Most photography related workflows have already gone digital, and for most people, the internet is already the best medium for sharing their work.
If you take even a small number of photographs, you are sure to find sending them via email a rather unpleasant way of sharing. If you are into photography, odds are you already use a service such as Picasa Web Albums of Flickr for storing your images.
Online image storage service have been available for quite some time, and have been constantly evolving. Over time these services have gained better and easier to use features for organization and collaboration and sharing are keywords.What is new however, is the ability to edit images straight online.
The number of such services is growing rapidly, and so are the features supported by such services. However what we need to see is, how well do they compare to the workflow on a desktop. On a desktop computer you connect your camera to your computer, and either manually copy the file, or use the automated tools available in your operating system or image management application. This much is quite obvious, but is working with the cloud as obvious?
After importing them to your computer, you can use the image management application of your choice to organize, tag, and otherize manage your collection of photos. For Windows users popular examples are Picasa, and Windows Live Photo Gallery, for Mac users, there's iPhoto among other, and Linux user will find F-Spot and digiKam. All of these application integrate with online services. In most cases -- save the Linux applications -- they have their own services as well. Picasa integrated with Picasa Web Alums, Windows Live Photo Gallery integrates with Microsoft's own service among others, Apple's iPhoto integrates with thie MobileMe Gallery service. Any major image organizer will feature some form of integration or support for uploading to an online service, and most allow uploading to multiple services.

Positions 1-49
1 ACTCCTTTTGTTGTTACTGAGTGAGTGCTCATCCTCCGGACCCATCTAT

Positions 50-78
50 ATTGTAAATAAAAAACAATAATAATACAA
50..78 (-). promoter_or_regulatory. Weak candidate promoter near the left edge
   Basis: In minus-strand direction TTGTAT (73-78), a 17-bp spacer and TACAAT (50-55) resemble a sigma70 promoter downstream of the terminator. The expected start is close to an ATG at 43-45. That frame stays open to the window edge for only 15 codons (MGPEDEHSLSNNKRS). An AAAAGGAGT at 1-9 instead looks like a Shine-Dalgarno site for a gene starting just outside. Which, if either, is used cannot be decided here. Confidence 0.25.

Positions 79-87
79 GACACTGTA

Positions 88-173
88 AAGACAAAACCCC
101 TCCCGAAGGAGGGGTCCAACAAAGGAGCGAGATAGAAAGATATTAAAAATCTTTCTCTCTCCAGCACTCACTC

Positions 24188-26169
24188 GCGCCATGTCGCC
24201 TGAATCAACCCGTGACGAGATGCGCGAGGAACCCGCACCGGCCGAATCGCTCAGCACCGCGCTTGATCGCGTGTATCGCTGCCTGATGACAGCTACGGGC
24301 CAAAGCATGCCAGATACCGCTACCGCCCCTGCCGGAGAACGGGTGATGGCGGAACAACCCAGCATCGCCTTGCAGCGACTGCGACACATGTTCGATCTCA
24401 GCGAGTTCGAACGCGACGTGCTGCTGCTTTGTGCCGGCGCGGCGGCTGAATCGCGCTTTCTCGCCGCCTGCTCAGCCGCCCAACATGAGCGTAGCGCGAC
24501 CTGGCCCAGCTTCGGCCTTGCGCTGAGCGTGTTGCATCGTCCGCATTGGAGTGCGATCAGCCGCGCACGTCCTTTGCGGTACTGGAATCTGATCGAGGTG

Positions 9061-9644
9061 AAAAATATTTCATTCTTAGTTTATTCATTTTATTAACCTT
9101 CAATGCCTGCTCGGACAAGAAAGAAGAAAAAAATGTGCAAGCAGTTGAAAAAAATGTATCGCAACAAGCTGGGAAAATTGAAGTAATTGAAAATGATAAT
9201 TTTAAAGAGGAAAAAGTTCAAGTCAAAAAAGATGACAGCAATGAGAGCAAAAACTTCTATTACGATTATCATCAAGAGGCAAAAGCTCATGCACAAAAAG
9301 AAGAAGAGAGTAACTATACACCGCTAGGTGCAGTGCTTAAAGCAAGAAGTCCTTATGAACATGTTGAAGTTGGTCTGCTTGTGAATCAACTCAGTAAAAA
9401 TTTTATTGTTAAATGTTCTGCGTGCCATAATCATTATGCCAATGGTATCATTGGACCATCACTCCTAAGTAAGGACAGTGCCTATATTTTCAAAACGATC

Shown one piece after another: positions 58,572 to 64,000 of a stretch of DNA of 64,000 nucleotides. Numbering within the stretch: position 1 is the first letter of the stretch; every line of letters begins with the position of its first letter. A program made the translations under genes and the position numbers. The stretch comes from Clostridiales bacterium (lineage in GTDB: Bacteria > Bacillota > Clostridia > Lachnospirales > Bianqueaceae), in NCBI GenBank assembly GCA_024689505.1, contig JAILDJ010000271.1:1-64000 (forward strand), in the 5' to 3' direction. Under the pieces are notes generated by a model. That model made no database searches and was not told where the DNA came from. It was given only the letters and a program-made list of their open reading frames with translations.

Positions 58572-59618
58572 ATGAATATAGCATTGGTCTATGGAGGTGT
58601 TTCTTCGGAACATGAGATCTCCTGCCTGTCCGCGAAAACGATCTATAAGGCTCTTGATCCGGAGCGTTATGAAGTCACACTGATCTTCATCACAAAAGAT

After this point, you'd want to make some minor correction to images, touch ups here and there. Note that we wouldn't be bringing Photoshop into the picture here, as we're still talking about an average use case, not that of a photographer, but of someone who just takes a photos and would like to have them organized, tagged shared and what not. All this is now not only possible but also quite easy while working with online services. Most will offer some limited space of bandwidth for free, with premium accounts available at yearly charge.
Event if you need to work only online, as Google would have you do with their Google Chrome Netbooks, the only thing that changes is how the images end up on the storage service, whether through an a desktop tool, or straight via the browser. Either process is now quite simple, and would be required in any case, so no new steps are being added to your workflow just because you are working online.
Since organizing and storing images are taken care of by the same service, what is left now is to edit them, and the workflow for that it quite important. Here too you will notice that the integration of service is quite good. Most online image editing service are capable of connecting to your storage provider and loading images straight, without needing them to be downloaded. Taking the popular examples of Adobe Photoshop.com and Aviary Phoenix, both services are capable of opening images directly from Picasa, Flickr and Facebook. Photoshop.com even allows you to save edited image back at your storage provider, making it even more so like an online harddrive.
Even print services are now becoming common, allowing you to get professional prints easily, straight from your service. Picasa and Flickr, two popular websites, allow for taking prints straight from their web interface. Picasa in fact allows you to even pick a print provider, much like you'd pick a printer.
So finally, when it comes to images, there is little left that you can't do online. Online workflows for working with images are quite mature, and provide many paths, and multiple options which needn't be restricted by what Google provides.